Title to probate assets do not transfer by law upon the owner's death. Transferring these assets typically requires court involvement to title the assets with the proper person or entity. Probate assets generally include:
- Property titled solely in the decedent’s name.
- Property owned as tenancy in common.
- Assets designating the decedent's estate as beneficiary.
- Certain personal property.
These assets can only pass to the appropriate heir or beneficiary with a probate action.
What happens if someone dies without a will?
There are misconceptions about what happens to a person's property if he or she dies without a will. If someone dies without a will, he or she is deemed to have died intestate and the property will pass to the decedent's heirs at law.
Under Minnesota intestacy laws the decedent's surviving spouse would be entitled to the entire estate if the decedent has no children, or if all of the all of the decedent's surviving children are also children of the surviving spouse, and the surviving spouse has no living children with anyone other than the decedent.
Otherwise, the surviving spouse would be entitled to the first $150,000, plus one-half of any balance of the intestate estate, if all of the decedent's surviving children are also children of the surviving spouse and the surviving spouse has one or more surviving children who are not children of the decedent, or if one or more of the decedent's surviving children are not children of the surviving spouse.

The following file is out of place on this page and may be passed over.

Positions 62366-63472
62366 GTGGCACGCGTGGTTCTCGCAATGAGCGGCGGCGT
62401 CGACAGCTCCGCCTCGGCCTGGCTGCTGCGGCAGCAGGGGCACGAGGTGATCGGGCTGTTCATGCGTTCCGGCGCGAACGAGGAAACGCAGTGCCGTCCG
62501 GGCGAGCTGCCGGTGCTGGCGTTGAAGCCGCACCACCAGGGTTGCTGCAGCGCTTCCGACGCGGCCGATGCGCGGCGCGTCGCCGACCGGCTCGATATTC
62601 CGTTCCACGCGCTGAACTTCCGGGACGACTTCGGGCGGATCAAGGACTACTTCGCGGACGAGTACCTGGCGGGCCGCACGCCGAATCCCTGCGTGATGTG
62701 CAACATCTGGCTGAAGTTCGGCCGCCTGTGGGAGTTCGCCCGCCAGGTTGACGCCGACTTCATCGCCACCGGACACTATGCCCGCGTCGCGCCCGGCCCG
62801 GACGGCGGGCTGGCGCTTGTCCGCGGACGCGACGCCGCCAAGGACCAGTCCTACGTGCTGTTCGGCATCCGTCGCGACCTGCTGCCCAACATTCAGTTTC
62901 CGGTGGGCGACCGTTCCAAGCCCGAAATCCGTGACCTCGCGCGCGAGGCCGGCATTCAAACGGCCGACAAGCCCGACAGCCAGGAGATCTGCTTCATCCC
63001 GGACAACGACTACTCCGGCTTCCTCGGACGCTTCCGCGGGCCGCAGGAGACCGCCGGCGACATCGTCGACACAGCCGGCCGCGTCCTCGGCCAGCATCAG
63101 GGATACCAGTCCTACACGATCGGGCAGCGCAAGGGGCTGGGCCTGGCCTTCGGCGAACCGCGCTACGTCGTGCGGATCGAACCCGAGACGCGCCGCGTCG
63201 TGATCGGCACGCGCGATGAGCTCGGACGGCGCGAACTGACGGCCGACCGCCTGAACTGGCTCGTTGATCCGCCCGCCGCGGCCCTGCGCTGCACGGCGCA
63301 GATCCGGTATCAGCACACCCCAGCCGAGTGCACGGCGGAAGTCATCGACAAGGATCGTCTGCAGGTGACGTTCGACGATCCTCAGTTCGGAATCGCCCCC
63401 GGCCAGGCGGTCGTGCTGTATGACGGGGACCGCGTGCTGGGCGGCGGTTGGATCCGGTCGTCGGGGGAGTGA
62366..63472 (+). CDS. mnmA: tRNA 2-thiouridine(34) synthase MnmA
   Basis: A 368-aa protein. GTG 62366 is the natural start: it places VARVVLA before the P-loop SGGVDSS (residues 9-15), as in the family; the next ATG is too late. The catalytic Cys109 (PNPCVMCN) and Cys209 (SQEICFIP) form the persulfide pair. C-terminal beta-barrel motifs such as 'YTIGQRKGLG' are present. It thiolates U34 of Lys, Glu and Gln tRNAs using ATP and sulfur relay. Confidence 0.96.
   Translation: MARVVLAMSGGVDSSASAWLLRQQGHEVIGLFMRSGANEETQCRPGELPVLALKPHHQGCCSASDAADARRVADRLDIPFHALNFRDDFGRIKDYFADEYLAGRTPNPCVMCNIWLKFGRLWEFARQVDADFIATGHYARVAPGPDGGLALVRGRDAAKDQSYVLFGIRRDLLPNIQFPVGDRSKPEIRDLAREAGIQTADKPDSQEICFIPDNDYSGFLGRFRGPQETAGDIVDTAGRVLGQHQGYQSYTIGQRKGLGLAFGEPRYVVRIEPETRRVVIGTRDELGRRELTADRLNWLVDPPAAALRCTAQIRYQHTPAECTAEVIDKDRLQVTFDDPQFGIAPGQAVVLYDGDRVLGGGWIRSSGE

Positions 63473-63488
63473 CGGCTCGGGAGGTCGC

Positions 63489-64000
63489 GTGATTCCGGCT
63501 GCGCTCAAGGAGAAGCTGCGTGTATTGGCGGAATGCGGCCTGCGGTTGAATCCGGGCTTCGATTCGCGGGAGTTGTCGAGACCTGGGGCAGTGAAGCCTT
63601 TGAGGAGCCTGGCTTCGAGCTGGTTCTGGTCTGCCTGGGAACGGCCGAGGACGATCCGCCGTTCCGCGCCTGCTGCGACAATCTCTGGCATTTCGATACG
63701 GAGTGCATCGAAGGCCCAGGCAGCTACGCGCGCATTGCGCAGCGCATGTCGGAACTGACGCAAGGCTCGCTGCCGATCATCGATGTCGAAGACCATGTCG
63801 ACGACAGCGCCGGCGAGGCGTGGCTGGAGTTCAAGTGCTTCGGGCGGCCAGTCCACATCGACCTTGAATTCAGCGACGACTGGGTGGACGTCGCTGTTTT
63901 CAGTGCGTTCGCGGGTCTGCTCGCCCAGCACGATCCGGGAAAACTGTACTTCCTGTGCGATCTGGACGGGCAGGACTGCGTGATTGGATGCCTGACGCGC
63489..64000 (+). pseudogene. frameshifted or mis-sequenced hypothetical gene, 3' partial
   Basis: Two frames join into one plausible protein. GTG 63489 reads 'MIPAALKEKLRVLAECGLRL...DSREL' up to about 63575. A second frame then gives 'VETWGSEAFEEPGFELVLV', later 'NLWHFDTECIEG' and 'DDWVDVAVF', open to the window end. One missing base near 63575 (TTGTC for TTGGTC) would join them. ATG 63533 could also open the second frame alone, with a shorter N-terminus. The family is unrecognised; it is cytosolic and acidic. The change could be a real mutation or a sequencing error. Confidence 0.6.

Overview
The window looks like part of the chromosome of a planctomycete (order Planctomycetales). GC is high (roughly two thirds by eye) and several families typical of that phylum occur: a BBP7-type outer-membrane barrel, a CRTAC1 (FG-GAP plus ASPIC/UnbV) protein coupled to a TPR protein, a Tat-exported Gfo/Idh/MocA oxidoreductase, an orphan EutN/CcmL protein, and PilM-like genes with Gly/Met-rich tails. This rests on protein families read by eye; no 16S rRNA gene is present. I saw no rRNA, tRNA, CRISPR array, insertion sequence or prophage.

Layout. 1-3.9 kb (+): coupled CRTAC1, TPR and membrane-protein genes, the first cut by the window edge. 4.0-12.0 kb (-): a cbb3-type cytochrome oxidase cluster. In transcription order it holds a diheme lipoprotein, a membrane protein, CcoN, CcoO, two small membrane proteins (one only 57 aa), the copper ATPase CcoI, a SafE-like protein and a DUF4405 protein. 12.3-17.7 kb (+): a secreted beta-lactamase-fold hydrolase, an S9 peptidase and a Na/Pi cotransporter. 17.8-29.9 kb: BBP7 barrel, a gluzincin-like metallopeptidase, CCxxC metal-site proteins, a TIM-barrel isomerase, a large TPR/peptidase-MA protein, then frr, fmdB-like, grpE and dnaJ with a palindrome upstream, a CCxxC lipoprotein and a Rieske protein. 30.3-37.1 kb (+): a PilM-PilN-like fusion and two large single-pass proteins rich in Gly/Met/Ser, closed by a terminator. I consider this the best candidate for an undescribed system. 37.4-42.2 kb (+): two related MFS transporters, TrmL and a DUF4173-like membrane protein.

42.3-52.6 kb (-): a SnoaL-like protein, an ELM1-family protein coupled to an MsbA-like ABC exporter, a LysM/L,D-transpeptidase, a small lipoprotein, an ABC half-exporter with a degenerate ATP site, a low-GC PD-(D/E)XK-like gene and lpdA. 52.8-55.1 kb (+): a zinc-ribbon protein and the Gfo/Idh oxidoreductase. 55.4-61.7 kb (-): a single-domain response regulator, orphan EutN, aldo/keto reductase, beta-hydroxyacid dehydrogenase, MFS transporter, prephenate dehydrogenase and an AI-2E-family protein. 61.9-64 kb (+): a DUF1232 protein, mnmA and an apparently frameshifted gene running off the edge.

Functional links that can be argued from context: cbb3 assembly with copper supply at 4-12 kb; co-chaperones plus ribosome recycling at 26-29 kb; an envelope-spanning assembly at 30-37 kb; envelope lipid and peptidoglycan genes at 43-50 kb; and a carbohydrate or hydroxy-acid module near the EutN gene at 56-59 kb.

The surviving spouse may also be entitled to certain exempt property such as the homestead, some personal property, and a family allowance.
Any part of the intestate estate not passing to the decedent's surviving spouse, or the entire intestate estate if there is no surviving spouse, passes in the following order:
- to the decedent's descendants by representation;
- if there is no surviving descendant, to the decedent's parents equally if both survive, or to the surviving parent;
- if there is no surviving descendant or parent, to the descendants of the decedent's parents or either of them by representation;
- if there is no surviving descendant, parent, or descendant of a parent, but the decedent is survived by one or more grandparents or descendants of grandparents, half of the estate passes to the decedent's paternal grandparents equally if both survive, or to the surviving paternal grandparent, or to the descendants of the decedent's paternal grandparents or either of them if both are deceased, the descendants taking by representation; and the other half passes to the decedent's maternal relatives in the same manner; but if there is no surviving grandparent or descendant of a grandparent on either the paternal or the maternal side, the entire estate passes to the decedent's relatives on the other side in the same manner as the half;
- if there is no surviving descendant, parent, descendant of a parent, grandparent, or descendant of a grandparent, to the next of kin in equal degree, except that when there are two or more collateral kindred in equal degree claiming through different ancestors, those who claim through the nearest ancestor shall take to the exclusion of those claiming through an ancestor more remote.